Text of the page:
The more you draft, the more scenarios you try, the more prepared you will be, and the more familiar you’ll be with the draft room itself. Speaking of mock drafts, if you do join one, don’t leave early. People who leave mock drafts early are, like, the sixth-worst people on Earth.
Another thing I like to do is a bunch of best-ball drafts. In best-ball leagues, once you draft, you do nothing else with the team. No trades, waivers, start/sit, nothing. Every Tuesday, your lineup is retroactively set to be optimized, as is that of every other team in the league. Because you make no moves beyond the draft, you sometimes draft in a way you might not otherwise in a season-long league (multiple defenses, QBs, etc.). The positives of best-ball leagues are people are much less likely to leave during the draft, it’s a lot of fun and you have something else to root for during the season without the issue of finding time to do so.
Last thing, if you join a mock draft or play best ball, don’t impersonate me or someone else. I can’t tell you how many tweets I get that say, “I’m in a mock draft with you!” And it’s not me. It’s so weird — I don’t get why people do that. Just know every single time I do a mock draft or best-ball league I will always put it out on my Twitter account, so check there first.
Habit 2: They understand positional depth (or lack thereof)
It isn’t enough to just have an opinion on every potential player. You need to understand every player’s value relative to every other player and the depth of that position as it relates to your roster needs. QB is deep, you say. Not if you play in a 14-team superflex league. Then they start going quickly.
When you draft, you’re not just collecting as many good players as possible. You’re constructing a roster with finite resources. You have only so many spots, and as we discussed earlier, you need to also understand how easy or hard it will be to replace players in season.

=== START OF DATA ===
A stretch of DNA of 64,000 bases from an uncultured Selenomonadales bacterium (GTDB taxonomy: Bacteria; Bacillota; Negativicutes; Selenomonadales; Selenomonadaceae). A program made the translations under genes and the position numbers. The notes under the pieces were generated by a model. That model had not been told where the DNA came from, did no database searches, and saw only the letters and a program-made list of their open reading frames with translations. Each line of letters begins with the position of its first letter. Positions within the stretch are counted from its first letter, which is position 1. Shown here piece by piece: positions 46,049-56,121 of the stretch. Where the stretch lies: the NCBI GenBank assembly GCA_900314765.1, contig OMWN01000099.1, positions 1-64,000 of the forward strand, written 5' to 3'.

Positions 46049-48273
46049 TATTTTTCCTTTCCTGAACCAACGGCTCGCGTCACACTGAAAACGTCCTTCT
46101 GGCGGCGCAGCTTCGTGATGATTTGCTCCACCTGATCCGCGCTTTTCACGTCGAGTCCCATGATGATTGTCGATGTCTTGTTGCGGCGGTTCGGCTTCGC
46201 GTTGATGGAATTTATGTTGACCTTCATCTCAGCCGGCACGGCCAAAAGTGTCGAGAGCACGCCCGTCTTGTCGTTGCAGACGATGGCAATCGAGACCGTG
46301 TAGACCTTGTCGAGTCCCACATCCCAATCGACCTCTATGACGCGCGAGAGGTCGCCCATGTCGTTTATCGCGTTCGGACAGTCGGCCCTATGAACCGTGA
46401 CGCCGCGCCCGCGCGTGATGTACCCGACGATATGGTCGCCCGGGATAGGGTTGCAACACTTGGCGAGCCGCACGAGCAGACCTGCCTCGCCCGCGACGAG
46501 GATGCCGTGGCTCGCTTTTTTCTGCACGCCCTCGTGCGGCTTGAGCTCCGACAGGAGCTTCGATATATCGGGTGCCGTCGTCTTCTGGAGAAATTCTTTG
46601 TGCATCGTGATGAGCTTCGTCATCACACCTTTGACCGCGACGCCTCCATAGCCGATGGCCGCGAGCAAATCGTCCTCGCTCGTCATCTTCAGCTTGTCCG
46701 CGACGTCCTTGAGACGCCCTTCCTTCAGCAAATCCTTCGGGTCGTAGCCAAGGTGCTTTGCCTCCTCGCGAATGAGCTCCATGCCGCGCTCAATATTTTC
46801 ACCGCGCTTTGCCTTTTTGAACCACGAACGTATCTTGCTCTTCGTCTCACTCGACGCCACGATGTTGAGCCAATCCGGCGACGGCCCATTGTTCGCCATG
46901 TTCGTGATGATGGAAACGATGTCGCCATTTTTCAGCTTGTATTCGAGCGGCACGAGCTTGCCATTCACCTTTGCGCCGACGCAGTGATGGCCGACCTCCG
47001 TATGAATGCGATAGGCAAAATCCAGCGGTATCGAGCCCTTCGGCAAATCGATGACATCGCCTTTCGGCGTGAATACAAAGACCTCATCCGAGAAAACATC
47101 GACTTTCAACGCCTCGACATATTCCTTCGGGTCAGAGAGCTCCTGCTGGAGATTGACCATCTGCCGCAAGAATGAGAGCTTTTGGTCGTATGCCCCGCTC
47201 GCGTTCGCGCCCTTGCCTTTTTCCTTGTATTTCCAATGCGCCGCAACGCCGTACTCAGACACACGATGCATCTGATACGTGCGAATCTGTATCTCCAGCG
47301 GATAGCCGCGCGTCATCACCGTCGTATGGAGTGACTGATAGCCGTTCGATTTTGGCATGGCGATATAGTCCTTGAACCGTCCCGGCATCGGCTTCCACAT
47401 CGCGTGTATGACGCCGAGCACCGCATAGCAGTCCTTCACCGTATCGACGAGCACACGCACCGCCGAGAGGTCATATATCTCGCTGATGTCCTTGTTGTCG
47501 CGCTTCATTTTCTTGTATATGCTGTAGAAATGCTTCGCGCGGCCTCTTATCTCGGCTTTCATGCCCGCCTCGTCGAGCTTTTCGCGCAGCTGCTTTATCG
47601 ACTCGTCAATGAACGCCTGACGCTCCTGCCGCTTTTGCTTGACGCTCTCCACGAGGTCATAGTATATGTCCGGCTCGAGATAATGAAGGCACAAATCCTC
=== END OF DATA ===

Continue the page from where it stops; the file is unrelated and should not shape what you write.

One good way to track players in a draft is by using “tiers” on your positional ranks. Grouping players of similar value so that you can see, once you are in range, how many players are available at that level. Go through your ranking list and draw a line whenever there is a decent-sized drop in value. For example, at QB, Lamar Jackson and Patrick Mahomes are in a tier by themselves. The next tier, for me, is Dak Prescott, Kyler Murray, Russell Wilson, Deshaun Watson, Josh Allen and Tom Brady. If you wanted Allen and Brady in the third tier, I get it, and that’s the point. You need to know where you’re comfortable and where you aren’t. The whole idea is to make player evaluation easier for you at a glance when you’ve got very little time on the clock.
With that in mind, here are my general thoughts on each offensive position this year:
Not surprisingly, QB is once again very deep. Again, the approach is different for superflex leagues, where I ideally get at least one top-tier QB, but for ESPN standard leagues, where you start just one QB, you can wait at the position. Make no mistake, having Lamar Jackson or Patrick Mahomes on your team is not going to be the reason you lose. They are awesome, and you will enjoy watching them every week. But there’s some simple math to it: There are 32 starting QBs in the NFL, and in a 10-team standard ESPN league, only 10 must be selected. L-Jax, of course, was an outlier last season, so let’s put him aside for one second.
Last season, through Week 16 on a points-per-game (PPG) basis, the difference between QB2 (Deshaun Watson) and QB11 (Kyler Murray) was 3.2 points per game. Now, that’s not nothing. But compare it to the RBs, where once again Christian McCaffrey was an extreme outlier and we’ll put him aside as well.
If we say the league will split the flex position down the middle — that in a given week a league is starting 25 RBs and 25 WRs — last season, through Week 16, the difference between RB2 (Dalvin Cook) and RB26 (Devin Singletary) was 8.6 points per game. More than double the differential at starting QB. We’re gonna get to WRs in a moment.
It’s just sort of simple, right? You’ll need more running backs every week than you will quarterbacks. And because of that (and because they tend to get hurt more often than other positions), most fantasy managers will roster anywhere from five to eight running backs.